The data types supported for your business process applications include:
XML Schemas are an XML vocabulary that describe the rules that your business data must follow. XML Schemas specify the structure of documents, and the data type of each element and attribute contained in the document. XML Schema files have an XSD file suffix. You can create new schemas or import schemas into your schemas folder, see Importing Files into the Schemas Project.
Note: To make the Schemas in your project available in your business process, you must place them in the Schemas folder. The Schemas folder is a child folder of your business process application folder in WebLogic Workshop. To learn about the Application and project folders in the Design View, see Components of Your Application and How Do I: Create a New Application.
When you add XML Schemas to the Schemas folder in your business process project, they are compiled to generate XML Beans. In this way, WebLogic Workshop generates a set of interfaces that represent aspects of your Schema. XML Bean types correspond to types in the XML Schema itself. XML Beans provides Java counterparts for all built-in Schema types, and generates Java counterparts for any derived types in your Schema.
When you load an XML file that conforms to a particular XML Schema into an XML Bean generated from the Schema, you can access the XML as instances of the XML Bean types. To learn more about XML Beans, see Getting Started with XML Beans.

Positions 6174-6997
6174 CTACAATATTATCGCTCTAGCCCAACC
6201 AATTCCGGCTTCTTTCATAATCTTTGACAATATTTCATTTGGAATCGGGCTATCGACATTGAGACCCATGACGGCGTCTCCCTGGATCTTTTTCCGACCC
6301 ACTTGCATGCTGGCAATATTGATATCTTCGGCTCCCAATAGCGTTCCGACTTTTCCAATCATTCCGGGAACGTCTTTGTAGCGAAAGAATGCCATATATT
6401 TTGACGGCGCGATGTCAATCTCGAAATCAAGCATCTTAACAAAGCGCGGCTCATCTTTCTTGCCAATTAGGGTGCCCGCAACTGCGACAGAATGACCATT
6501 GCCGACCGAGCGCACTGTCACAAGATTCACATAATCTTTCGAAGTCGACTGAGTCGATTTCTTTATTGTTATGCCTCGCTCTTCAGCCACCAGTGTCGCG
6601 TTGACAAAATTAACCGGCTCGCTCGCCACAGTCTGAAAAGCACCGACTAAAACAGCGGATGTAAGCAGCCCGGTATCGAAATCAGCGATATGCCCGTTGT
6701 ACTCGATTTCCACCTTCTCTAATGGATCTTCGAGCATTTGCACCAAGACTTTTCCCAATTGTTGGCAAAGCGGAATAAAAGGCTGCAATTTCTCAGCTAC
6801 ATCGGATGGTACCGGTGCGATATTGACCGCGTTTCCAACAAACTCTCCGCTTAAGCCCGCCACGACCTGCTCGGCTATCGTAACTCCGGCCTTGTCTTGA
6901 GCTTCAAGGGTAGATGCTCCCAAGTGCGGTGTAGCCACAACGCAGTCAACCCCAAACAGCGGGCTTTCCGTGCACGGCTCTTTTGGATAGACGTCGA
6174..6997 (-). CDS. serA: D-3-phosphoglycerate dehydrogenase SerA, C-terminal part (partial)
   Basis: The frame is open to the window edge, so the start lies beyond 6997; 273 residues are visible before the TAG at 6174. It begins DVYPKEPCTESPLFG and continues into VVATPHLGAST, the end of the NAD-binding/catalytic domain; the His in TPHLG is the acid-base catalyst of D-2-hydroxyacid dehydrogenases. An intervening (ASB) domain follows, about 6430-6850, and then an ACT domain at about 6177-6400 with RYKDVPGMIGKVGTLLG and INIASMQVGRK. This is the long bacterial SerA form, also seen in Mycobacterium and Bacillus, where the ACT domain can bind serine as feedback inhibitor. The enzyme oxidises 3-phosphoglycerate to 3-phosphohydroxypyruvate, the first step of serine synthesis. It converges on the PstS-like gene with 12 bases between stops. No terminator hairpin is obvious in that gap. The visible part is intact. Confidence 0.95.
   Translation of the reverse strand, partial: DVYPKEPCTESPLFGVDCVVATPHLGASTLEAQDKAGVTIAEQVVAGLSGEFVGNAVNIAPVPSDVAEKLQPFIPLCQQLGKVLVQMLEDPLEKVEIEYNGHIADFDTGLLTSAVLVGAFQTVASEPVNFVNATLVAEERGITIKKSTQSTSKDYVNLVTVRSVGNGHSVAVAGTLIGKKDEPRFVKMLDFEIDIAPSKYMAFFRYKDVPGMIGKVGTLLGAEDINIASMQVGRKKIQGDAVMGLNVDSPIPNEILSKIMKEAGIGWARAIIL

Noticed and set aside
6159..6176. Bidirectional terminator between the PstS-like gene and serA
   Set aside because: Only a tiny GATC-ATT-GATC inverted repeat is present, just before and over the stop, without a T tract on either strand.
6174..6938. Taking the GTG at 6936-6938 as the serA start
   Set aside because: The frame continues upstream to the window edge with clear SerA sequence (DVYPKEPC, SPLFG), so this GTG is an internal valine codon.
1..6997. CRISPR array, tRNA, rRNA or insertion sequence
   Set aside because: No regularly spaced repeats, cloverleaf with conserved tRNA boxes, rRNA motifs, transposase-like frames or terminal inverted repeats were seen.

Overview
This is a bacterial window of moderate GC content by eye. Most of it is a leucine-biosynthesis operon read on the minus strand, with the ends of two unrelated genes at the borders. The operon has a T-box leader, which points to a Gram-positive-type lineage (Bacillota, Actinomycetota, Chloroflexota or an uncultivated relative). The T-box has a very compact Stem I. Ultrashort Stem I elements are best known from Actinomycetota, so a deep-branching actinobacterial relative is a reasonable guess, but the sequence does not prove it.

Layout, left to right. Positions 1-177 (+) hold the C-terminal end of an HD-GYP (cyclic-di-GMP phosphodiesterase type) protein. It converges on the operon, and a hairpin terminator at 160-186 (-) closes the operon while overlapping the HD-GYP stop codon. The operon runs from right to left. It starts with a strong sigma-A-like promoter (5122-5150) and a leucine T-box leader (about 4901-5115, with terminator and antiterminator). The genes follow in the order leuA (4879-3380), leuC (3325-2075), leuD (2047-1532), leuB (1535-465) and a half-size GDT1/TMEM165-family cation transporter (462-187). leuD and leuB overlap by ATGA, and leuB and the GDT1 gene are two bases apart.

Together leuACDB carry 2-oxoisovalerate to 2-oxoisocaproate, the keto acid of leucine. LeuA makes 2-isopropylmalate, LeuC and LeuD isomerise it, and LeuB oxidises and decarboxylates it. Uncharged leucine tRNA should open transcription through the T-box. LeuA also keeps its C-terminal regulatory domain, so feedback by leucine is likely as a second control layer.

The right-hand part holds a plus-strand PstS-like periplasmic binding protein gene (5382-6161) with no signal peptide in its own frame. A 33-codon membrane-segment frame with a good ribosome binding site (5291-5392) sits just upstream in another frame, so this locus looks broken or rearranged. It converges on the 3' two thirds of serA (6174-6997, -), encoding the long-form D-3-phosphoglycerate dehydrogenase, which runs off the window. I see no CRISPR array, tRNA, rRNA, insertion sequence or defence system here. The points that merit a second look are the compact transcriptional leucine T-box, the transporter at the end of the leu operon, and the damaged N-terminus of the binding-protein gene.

The XML typed data also includes:
XMLObject—This XML data type specifies untyped XML format data. In other words, this data type represents XML data that is not valid against an XML Schema.
XMLObjectList—This XML data type specifies a sequence of untyped XML format data. In other words, this data type represents a set of repeating elements of XML elements that are not valid against an XML Schema.
Tip for XML Object
When you assign an XMLObject variable or typed XML variable to an XMLObjectList, the XML document is added to the list (instead of directly assigning the variable).
Tip for Creating XML Schemas
When you create XML Schema definitions, which contain declarations for attributes, we recommend that you make these declarations inside, or local to, the element declarations. If you declare attributes at the top level of the XML Schema document (that is, immediately under the xsd:schema root), they must be qualified by a target namespace, if one exists. Consequently, for an XML instance document to be valid against such a Schema, the attributes within the XML document must be qualified with a namespace prefix associated with the target namespace. If you do not specify this prefix in an XML instance document, transformations or validations against the Schema fails.
WebLogic Integration uses a metadata language called Message Format Language (MFL), based on XML, to describe the structure of (typed) non-XML data. The Format Builder tool creates and maintains metadata as a data file, called an MFL document.
Note: When you create MFL files for use in your business process project, to make them available in your application, you must add the files to your Schema folder. The Schema folder is a child folder of your business process application folder in WebLogic Workshop. To learn about the Application and project folders in the Design View, see Components of Your Application.